Also, during their lifetime most cloth diapers are used on multiple children. A parent could buy a set of 24-36 cloth diapers and diaper all of their children with them, whether they have 1 or…how many are the Duggards up to now? Okay, so I can’t guarantee that they will be just as absorbent on the 20th child as the first, but I think you get my point. Even if you decide to just have one child there are other parents out there who want to buy your gently used, brand name, cloth diaper (I say brand name for a reason…I wouldn’t pay a penny for a new china cheapie, let alone a used one…I’ve learned my lesson there! But I’ll write on that another day). Cloth diapers will be used on multiple children, something none of these studies take into account. That disposable diaper has a use life of about 2-3 hours, and then it’s off to the landfill.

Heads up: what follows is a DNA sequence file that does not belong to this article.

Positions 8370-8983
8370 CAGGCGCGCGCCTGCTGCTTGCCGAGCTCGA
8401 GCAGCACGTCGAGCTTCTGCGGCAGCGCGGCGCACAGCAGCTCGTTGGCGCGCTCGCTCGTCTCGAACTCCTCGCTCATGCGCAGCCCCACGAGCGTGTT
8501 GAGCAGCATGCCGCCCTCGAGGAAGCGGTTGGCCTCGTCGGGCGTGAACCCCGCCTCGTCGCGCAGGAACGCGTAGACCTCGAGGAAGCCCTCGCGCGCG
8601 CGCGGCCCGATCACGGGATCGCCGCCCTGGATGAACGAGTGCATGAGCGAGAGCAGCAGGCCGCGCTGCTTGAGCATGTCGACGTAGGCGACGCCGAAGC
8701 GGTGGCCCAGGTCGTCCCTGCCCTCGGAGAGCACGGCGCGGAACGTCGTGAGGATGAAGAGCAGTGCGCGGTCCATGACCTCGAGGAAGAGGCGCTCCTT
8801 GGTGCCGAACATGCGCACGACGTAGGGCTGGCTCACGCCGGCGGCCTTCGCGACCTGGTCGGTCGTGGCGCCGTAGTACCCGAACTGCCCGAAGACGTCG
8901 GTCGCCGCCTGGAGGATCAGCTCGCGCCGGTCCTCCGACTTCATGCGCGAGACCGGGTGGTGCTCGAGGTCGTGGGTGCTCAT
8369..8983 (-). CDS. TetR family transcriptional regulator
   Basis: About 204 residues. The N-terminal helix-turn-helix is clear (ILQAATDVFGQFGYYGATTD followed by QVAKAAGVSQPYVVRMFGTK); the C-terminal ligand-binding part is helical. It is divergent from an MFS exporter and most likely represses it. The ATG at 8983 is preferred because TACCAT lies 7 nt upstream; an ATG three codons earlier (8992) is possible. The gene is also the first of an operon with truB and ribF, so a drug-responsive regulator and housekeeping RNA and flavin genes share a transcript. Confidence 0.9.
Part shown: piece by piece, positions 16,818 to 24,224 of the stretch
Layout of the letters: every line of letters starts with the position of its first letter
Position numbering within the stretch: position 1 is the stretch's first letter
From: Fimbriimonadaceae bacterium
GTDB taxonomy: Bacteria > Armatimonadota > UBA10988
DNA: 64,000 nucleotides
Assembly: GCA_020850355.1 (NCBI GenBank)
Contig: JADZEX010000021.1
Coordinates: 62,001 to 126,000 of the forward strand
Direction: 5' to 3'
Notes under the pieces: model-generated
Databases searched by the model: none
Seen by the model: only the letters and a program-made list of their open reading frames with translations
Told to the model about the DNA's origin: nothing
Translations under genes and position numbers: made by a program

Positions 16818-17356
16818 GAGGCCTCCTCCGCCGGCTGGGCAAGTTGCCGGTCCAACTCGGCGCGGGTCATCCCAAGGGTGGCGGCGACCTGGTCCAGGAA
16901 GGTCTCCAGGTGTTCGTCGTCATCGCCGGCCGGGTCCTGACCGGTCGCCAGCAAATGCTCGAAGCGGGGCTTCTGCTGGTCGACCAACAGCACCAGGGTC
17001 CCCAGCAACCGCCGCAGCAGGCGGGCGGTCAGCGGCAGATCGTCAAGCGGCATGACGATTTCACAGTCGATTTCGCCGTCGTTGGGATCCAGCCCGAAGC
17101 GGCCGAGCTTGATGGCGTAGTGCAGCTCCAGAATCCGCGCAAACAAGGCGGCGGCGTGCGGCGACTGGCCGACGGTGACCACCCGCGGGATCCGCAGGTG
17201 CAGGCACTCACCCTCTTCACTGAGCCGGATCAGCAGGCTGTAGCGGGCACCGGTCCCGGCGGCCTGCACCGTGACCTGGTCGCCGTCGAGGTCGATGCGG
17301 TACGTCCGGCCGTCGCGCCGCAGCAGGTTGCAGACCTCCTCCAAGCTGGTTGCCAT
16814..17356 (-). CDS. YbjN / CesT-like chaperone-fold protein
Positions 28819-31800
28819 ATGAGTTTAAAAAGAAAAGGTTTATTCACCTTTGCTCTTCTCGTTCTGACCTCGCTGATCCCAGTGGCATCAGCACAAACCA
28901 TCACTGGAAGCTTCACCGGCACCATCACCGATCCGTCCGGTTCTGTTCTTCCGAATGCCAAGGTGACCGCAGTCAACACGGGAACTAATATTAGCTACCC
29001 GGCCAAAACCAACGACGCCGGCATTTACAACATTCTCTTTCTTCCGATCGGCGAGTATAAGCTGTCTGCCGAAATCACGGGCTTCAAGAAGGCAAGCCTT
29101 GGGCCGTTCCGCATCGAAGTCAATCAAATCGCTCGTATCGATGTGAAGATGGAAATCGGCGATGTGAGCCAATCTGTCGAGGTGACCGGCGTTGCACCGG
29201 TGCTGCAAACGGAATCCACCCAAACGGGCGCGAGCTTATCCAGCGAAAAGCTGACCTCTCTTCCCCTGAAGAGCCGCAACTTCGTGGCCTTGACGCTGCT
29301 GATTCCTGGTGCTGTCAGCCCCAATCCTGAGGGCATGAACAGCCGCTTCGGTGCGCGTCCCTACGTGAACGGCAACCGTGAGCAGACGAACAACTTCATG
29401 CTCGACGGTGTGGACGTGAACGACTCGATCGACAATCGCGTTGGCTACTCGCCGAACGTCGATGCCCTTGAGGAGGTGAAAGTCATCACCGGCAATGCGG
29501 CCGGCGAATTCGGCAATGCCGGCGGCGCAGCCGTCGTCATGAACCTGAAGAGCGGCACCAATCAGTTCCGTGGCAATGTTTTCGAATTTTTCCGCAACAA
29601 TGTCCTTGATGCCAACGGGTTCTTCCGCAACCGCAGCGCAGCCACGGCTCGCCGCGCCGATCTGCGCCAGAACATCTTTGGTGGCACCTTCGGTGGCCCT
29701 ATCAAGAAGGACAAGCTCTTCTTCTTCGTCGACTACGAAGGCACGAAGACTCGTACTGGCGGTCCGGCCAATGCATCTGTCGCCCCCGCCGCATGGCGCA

So, of course, that brings us to the end life. Disposables go to landfills. They do not biodegrade. And don’t think buying the biodegradable diapers will make a difference. They won’t biodegrade either in an air-tight landfill. They will be there still in 500 years, long after your great-great-grandchildren are gone. Cloth diapers on the other hand can then be pressed into use as a cleaning rag when they can no longer diaper a child. Trust me on this, if nothing else: old cloth diapers make the BEST cleaning rags.
Anyways, what I’m trying to get at is this: it is not an apples to apples comparison.